Age as a Kidney Risk Factor

Kidney failure is not typically something you have to worry about every day. You might think that as you get older, your doctors will start to talk more frequently about your age as a kidney risk factor. However, the opposite is also true: medical professionals now warn patients that a younger age may pose a bigger risk of chronic kidney disease than older age. In fact, there are large percentages of young people dealing with this very same disease. So, let’s look at age as a kidney risk factor.

Age as a Kidney Risk Factor

There are a lot of reasons why this might be the case. Below, your local kidney specialist in Los Angeles will provide more clarity on the fact that the risks for kidney disease don’t necessarily have anything to do with being young or old – but a myriad of external factors. Let’s take a look at how age might affect your kidneys and some other warning signs to be on the lookout for all throughout your life.

Young Vs. Old: Age and Kidney Failure Risk

As mentioned above, there are a lot of reasons why studies have shown a greater risk of kidney failure at a younger age rather than an older age. For example, older folks are also at a greater risk for a number of other health issues in addition to kidney failure, so their ultimate cause of medical problems may not come from the kidneys at all. Young people are more likely to be affected by kidney failure because there is not the added risk of old age on top of it.

Additionally, a lot of people who have been diagnosed with kidney failure were not actually counted in these studies. Kidney failure may only be considered as such if the patient is actively on dialysis or is receiving/has received a kidney transplant. What is most important to understand about all of this is that it is a good idea to take care of your kidneys at any age, regardless of your personal level of risk.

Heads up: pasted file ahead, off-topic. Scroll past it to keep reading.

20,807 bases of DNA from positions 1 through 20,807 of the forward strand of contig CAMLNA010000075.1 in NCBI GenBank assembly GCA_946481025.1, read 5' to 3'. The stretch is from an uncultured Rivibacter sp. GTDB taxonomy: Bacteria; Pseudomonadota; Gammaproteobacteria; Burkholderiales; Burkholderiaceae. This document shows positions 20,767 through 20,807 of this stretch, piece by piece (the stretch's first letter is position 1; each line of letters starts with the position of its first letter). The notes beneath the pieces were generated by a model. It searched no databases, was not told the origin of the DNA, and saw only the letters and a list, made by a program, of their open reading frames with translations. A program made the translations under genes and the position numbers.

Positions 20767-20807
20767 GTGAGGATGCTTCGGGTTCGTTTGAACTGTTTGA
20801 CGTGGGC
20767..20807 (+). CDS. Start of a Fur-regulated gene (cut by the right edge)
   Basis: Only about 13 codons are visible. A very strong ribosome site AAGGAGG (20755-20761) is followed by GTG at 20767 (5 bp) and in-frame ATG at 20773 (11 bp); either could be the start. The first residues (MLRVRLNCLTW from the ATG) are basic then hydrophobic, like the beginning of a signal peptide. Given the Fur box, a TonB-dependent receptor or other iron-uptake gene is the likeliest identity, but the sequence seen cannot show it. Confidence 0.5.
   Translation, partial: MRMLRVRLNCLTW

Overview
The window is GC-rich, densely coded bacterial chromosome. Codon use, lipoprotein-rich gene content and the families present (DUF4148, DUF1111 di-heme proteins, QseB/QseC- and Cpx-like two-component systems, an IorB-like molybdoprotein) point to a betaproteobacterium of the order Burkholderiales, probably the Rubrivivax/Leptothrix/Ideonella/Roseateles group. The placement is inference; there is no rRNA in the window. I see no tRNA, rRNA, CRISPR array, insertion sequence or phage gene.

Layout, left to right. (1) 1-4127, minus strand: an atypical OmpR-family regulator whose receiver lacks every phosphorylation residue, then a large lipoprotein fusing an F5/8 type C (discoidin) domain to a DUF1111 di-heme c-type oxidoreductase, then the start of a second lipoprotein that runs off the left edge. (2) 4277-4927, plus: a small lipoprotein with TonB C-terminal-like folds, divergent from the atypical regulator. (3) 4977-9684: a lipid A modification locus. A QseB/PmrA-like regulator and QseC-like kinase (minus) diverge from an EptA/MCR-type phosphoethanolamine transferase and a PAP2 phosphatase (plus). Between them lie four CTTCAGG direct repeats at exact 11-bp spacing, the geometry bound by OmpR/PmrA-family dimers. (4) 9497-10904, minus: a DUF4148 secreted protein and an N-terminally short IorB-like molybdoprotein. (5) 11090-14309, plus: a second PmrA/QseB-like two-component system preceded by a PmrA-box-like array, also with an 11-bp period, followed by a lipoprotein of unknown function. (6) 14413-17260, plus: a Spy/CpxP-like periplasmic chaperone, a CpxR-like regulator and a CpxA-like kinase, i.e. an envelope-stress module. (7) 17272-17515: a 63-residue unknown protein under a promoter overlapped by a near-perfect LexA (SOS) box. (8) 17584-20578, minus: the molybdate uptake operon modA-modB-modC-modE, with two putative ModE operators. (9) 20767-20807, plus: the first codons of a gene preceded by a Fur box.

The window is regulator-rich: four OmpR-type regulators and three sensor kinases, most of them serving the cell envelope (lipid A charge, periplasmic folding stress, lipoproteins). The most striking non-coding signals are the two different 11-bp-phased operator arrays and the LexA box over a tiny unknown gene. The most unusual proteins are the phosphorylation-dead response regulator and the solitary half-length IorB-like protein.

Can Kidneys Grow Old?

Folks over the age of 60 are automatically at a higher risk of developing kidney disease for the simple fact that kidneys age along with the rest of the body. A 60-year-old pair of kidneys just will not function as well as a 20-year-old pair will. Johns Hopkins University researchers estimate that over 50% of people over the age of 75 already have some form of kidney disease.

It is vital that you visit your internist for a kidney disease screening on a regular basis after you turn 60 years old. You may also be dealing with additional risk factors such as genetics or a medical history of kidney problems from a very young age. The best way to keep those problems from getting worse is to actively practice kidney protection.

Kidney Disease Prevention and Protection

There are several things that you can do to ensure the health and function of your kidneys on a regular basis:

  • Quit smoking tobacco and drinking alcohol too frequently.
  • Visit the doctor at least once a year to have your kidneys checked.
  • Get tested for diabetes and high blood pressure as well.
  • Avoid NSAIDs (like ibuprofen).
  • Speak with your doctor about an appropriate diet and exercise routine.

Check-in with your doctor before you make any major decisions about your life and daily habits. Your healthcare team can help you prevent kidney disease while keeping your internal systems in good health no matter how young or old you are.

Transform Your Life with Innovative Kidney Treatments Today

If you have already been diagnosed with kidney disease and you are currently seeking the best treatments, you have come to the right place. The office of Dr. Gura is equipped to offer advanced treatments and trusted healing plans to keep your kidneys on track with quick recovery. Learn more about our dialysis and wearable artificial kidney options when you visit our offices today. Call now to schedule your personal consultation!